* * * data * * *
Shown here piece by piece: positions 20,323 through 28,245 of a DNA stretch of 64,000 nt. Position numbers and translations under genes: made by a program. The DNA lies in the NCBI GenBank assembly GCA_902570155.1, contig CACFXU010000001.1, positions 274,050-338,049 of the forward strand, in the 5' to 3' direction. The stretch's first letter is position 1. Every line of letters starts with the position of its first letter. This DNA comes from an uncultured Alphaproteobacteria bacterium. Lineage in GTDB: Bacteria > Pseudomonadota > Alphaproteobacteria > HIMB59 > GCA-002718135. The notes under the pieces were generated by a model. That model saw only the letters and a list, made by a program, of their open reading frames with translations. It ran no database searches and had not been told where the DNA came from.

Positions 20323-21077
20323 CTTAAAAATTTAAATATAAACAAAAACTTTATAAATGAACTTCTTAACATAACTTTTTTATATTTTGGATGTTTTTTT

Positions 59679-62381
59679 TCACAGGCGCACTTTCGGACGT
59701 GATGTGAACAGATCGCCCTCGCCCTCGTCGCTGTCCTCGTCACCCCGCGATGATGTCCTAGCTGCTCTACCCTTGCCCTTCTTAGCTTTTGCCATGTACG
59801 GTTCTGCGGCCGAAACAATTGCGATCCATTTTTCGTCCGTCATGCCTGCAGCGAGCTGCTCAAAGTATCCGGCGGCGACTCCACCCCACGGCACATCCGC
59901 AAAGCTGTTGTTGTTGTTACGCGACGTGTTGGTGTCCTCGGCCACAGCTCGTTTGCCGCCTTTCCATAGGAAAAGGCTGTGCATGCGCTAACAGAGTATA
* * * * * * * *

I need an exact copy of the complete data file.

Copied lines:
Shown here piece by piece: positions 20,323 through 28,245 of a DNA stretch of 64,000 nt. Position numbers and translations under genes: made by a program. The DNA lies in the NCBI GenBank assembly GCA_902570155.1, contig CACFXU010000001.1, positions 274,050-338,049 of the forward strand, in the 5' to 3' direction. The stretch's first letter is position 1. Every line of letters starts with the position of its first letter. This DNA comes from an uncultured Alphaproteobacteria bacterium. Lineage in GTDB: Bacteria > Pseudomonadota > Alphaproteobacteria > HIMB59 > GCA-002718135. The notes under the pieces were generated by a model. That model saw only the letters and a list, made by a program, of their open reading frames with translations. It ran no database searches and had not been told where the DNA came from.

Positions 20323-21077
20323 CTTAAAAATTTAAATATAAACAAAAACTTTATAAATGAACTTCTTAACATAACTTTTTTATATTTTGGATGTTTTTTT

Positions 59679-62381
59679 TCACAGGCGCACTTTCGGACGT
59701 GATGTGAACAGATCGCCCTCGCCCTCGTCGCTGTCCTCGTCACCCCGCGATGATGTCCTAGCTGCTCTACCCTTGCCCTTCTTAGCTTTTGCCATGTACG
59801 GTTCTGCGGCCGAAACAATTGCGATCCATTTTTCGTCCGTCATGCCTGCAGCGAGCTGCTCAAAGTATCCGGCGGCGACTCCACCCCACGGCACATCCGC
59901 AAAGCTGTTGTTGTTGTTACGCGACGTGTTGGTGTCCTCGGCCACAGCTCGTTTGCCGCCTTTCCATAGGAAAAGGCTGTGCATGCGCTAACAGAGTATA